High-frequency trading and conflict in the financial markets

Abstract : The last few decades has seen an ever-increasing growth in the way activities are productized and associated with a financial cost. This phenomenon, termed financialization, spans all areas including government, finance, health and manufacturing. Recent developments within finance over that past decade have radically altered the way trading occurs. This paper analyses high-frequency trading (HFT) as a necessary component of the infrastructure that makes financialization possible. Through interviews with HFT firms, a software vendor, regulators and banks, the effects of HFT on market efficiency, and its impact on costs to long-term investors are explored. This paper contributes to the literature by exploring the conflict that exists between HFT and traditional market makers in today’s fragmented markets. This paper argues that society should be unconcerned with this conflict and should instead focus on the effects these participants have on the long-term investors, for whom the markets ultimately exist. In order to facilitate the best outcomes, regulation should be simple, aimed at keeping participants’ behavior stable, and the interactions among them transparent and straightforward. Financialization and HFT are inextricably linked, and society is best served by ensuring that the creative energy of these market participants is directed on providing liquidity and removing inefficiencies.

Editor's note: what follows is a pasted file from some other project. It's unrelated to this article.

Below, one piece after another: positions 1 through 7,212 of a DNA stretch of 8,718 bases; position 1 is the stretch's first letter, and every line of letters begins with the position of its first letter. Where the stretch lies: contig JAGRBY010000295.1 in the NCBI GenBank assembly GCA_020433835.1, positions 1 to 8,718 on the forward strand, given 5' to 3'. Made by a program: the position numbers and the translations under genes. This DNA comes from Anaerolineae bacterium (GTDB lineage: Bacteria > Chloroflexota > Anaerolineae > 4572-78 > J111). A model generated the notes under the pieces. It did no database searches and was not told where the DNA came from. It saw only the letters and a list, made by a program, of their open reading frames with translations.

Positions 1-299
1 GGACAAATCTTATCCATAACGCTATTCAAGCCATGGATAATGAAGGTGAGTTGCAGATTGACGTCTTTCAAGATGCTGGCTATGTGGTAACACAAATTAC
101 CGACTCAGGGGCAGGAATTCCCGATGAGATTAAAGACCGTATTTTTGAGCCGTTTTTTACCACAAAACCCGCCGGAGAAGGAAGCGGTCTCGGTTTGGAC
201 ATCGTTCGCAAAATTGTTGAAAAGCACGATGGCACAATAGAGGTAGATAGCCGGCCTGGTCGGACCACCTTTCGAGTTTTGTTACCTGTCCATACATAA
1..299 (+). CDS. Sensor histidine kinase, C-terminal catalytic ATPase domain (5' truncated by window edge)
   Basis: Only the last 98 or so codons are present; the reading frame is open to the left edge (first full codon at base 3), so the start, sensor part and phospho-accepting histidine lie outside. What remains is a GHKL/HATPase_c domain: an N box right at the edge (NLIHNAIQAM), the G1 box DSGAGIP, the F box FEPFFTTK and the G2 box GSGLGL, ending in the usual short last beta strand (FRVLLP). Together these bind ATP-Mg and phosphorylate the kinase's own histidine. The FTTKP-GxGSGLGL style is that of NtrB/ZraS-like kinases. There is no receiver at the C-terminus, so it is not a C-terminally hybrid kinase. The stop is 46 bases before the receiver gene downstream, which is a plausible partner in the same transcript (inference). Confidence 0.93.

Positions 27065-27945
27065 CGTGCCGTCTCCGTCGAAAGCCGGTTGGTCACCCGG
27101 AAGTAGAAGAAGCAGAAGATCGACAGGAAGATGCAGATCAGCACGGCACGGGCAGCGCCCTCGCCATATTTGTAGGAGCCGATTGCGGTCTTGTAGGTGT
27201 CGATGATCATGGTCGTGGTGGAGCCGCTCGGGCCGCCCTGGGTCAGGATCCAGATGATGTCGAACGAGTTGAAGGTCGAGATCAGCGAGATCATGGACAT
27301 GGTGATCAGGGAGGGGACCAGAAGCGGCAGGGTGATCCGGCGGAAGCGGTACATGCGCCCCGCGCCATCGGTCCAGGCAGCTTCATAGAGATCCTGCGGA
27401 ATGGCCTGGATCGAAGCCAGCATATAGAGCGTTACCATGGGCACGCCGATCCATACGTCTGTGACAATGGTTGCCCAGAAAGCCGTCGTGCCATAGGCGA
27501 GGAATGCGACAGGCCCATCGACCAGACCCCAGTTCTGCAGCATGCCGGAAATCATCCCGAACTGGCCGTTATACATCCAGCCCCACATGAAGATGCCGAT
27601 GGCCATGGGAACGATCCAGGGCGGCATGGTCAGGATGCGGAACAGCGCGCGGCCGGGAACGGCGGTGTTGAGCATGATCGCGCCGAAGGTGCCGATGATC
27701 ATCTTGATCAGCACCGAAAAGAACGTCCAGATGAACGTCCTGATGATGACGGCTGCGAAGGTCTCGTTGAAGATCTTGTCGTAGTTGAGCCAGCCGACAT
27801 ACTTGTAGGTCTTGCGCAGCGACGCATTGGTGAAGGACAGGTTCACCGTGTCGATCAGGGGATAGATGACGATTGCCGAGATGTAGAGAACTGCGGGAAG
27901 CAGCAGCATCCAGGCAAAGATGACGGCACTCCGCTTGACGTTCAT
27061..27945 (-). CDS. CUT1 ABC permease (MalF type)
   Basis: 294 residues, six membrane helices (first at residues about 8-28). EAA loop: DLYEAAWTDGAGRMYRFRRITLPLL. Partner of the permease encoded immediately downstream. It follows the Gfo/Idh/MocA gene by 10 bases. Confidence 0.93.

Type de document :
Article dans une revue
Journal of Information Technology, Palgrave Macmillan, 2017, 32 (3), pp.270 - 282. 〈10.1057/s41265-016-0031-5〉
Liste complète des métadonnées

http://hal-audencia.archives-ouvertes.fr/hal-01668026
Contributeur : Sylvia Cheminel <>
Soumis le : mardi 19 décembre 2017 - 17:17:23
Dernière modification le : mercredi 20 décembre 2017 - 01:21:08

Identifiants

Collections

Citation

Ricky Cooper, Jonathan Seddon, Ben Van Vliet. High-frequency trading and conflict in the financial markets. Journal of Information Technology, Palgrave Macmillan, 2017, 32 (3), pp.270 - 282. 〈10.1057/s41265-016-0031-5〉. 〈hal-01668026〉

Partager

Métriques

Consultations de la notice

17